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Data Set ID:
NSIDC-0085

Siple Dome Glaciology and Ice Stream History 1994, 1996, Version 1

The Siple Dome Glaciology and Ice Stream History project was part of Western Divide West Antarctic Ice Cores (WAISCORES), an NSF-funded project to understand the influence of the West Antarctic ice sheet on climate and sea level change. WAISCORES researchers acquired and analyzed ice cores from the Siple Dome, in the Siple Coast region, West Antarctica.

This project supported glaciological studies of Siple Dome and its surroundings between Ice Streams C and D, via two major goals. First, it sought to characterize the dynamic environment and ice stratigraphy of Siple Dome and its surroundings, with the specific mission of assessing Siple Dome as a potential deep core site; and second, to determine whether the configuration of ice stream flow in the region has changed over time. Both goals are relevant to understanding the dynamics of the West Antarctic Ice Sheet (WAIS), its history, and potential future behavior.

This project was a collaboration between Saint Olaf College, the University of Washington, and the National Snow and Ice Data Center at the University of Colorado. It included studies of satellite imagery and acquisition and analysis of field data from GPS, firn cores and snow pits, and ground-based ice-penetrating radar.

Data in this collection were obtained during two Antarctic field seasons in 1994–95 and 1996–97. The data set is available via FTP as Microsoft Excel Spreadsheet (.xls) and ASCII tab delimited (.txt) files. Related notes are available as a Microsoft Word (.doc) or text (.txt) file. Related images and charts are available as Graphics Interchange Format (.gif) and Joint Photographic Experts Group (.jpg) files.

Geographic Coverage

Spatial Coverage:
  • N: -81, S: -83, E: -145, W: -155

Spatial Resolution: Not Specified
Temporal Coverage:
  • 1 November 1994 to 28 February 1995
  • 1 November 1996 to 28 February 1997
Temporal Resolution: Not specified
Parameter(s):
  • Glaciers/Ice Sheets > Glacier Elevation/Ice Sheet Elevation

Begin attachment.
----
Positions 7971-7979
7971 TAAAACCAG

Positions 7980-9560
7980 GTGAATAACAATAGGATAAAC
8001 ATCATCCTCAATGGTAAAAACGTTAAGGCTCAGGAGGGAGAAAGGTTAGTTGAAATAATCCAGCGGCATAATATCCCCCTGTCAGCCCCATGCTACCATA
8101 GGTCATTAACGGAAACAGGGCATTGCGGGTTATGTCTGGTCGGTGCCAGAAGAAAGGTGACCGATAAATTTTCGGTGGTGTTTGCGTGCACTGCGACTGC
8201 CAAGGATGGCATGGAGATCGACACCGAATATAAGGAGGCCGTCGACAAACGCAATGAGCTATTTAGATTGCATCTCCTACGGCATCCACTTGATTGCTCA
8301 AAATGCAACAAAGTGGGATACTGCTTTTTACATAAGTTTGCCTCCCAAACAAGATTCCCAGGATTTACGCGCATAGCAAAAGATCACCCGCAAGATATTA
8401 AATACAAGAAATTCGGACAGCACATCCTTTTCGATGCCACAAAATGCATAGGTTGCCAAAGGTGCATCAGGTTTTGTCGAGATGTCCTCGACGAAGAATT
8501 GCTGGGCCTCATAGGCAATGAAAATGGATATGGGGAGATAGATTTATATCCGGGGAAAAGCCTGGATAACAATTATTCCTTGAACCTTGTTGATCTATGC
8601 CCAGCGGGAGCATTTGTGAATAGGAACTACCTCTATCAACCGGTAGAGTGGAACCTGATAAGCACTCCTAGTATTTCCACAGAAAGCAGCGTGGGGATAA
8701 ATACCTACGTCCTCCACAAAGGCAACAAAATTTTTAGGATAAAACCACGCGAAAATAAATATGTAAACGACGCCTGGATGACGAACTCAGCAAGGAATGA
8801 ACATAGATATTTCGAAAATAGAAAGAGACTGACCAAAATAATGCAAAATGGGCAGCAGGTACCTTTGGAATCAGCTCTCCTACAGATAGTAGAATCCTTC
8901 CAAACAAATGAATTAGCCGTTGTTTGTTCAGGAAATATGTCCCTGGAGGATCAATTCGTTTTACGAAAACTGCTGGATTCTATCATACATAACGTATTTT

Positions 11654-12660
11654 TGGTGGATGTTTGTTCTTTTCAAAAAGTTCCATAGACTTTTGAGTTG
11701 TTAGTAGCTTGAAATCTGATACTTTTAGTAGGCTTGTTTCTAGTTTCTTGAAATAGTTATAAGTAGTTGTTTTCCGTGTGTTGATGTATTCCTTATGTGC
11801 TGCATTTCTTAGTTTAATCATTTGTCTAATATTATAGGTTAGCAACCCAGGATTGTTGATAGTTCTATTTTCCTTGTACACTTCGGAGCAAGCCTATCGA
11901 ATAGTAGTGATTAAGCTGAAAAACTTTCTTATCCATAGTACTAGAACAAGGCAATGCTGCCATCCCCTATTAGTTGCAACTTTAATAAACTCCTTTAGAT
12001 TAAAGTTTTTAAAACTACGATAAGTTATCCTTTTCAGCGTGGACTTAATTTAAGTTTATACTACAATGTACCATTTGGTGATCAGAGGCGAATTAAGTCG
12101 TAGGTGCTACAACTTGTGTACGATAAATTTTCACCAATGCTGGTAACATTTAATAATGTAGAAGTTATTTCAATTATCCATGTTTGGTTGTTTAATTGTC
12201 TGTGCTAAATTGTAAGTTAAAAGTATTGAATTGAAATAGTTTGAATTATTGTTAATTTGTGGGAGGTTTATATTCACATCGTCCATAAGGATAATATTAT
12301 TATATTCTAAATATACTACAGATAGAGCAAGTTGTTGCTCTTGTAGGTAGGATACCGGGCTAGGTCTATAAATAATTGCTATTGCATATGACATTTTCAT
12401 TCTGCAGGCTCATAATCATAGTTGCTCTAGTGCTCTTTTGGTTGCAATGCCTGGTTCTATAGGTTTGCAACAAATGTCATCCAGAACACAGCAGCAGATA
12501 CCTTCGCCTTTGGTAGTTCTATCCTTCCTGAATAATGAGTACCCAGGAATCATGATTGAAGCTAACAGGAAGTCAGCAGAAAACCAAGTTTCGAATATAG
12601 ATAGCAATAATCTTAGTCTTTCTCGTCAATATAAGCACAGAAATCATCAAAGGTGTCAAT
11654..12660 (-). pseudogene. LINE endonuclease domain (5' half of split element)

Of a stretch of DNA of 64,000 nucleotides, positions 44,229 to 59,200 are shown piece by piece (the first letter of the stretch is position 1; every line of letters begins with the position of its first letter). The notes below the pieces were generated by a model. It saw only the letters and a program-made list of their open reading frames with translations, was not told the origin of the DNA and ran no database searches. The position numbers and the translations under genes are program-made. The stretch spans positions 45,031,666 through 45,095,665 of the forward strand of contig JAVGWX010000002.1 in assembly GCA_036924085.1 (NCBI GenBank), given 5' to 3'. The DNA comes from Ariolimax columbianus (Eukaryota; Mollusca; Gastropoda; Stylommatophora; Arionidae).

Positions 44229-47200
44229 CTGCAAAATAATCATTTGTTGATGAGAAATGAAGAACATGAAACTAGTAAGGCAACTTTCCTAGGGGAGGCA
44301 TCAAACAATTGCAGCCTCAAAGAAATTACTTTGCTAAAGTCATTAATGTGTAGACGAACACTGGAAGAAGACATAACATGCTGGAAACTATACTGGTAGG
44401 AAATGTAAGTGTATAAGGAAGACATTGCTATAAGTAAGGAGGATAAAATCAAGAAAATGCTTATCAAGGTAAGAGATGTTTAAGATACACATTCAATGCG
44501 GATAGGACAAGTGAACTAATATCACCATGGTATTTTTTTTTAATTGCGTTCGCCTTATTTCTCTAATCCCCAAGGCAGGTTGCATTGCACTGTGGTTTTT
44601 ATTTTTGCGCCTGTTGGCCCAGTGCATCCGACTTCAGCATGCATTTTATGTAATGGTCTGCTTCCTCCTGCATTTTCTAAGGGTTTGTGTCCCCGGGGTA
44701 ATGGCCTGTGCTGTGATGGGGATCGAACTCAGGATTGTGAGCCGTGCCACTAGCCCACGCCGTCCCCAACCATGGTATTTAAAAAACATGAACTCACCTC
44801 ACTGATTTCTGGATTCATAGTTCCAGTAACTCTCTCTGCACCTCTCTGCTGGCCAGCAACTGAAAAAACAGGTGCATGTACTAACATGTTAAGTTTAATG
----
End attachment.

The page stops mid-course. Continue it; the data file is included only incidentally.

• Glaciers/Ice Sheets > Glacier Motion/Ice Sheet Motion
  • Snow/Ice > Ice Depth/Thickness
  • Snow/Ice > Ice Motion
  • Glaciers/Ice Sheets > Ice Sheets > Ice Stream
  • Snow/Ice > Ice Velocity
  • Radar > Radar Cross-section
Platform(s) GROUND-BASED OBSERVATIONS
Sensor(s): RADAR
Data Format(s):
  • GIF
  • Microsoft Excel
  • JPEG
  • ASCII Text
Version: V1
Data Contributor(s): Robert Jacobel

Data Citation

As a condition of using these data, you must cite the use of this data set using the following citation. For more information, see our Use and Copyright Web page.

Jacobel, R. 1999. Siple Dome Glaciology and Ice Stream History 1994, 1996, Version 1. [Indicate subset used]. Boulder, Colorado USA. NSIDC: National Snow and Ice Data Center. doi: http://dx.doi.org/10.7265/N5Z31WJQ. [Date Accessed].

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Detailed Data Description

Format

The data set is available as Microsoft Excel (.xls) file, and as an ASCII tab delimited (.txt) file. Supporting documents include image files (.gif and .jpg), and text documents (.doc and .txt).

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File and Directory Structure

Data are available on the FTP site in the ftp://sidads.colorado.edu/pub/DATASETS/AGDC/SIPLE_DOME/ directory. Table 1 lists the files in this directory:

Table 1. Files in the /AGDC/SIPLE_DOME/data/ directory
File Name Description
sdmdata.xls
sdmdata.txt
Data set, available as a Microsoft Excel (.xls) file, and as an ASCII tab delimited (.txt) file
sdmnotes.doc
sdmnotes.txt
Notes related to the data set, available as a Microsoft Word (.doc) file, and as a text (.txt) file
chart1.gif Surface and Bed Elevation for Siple Dome, 1996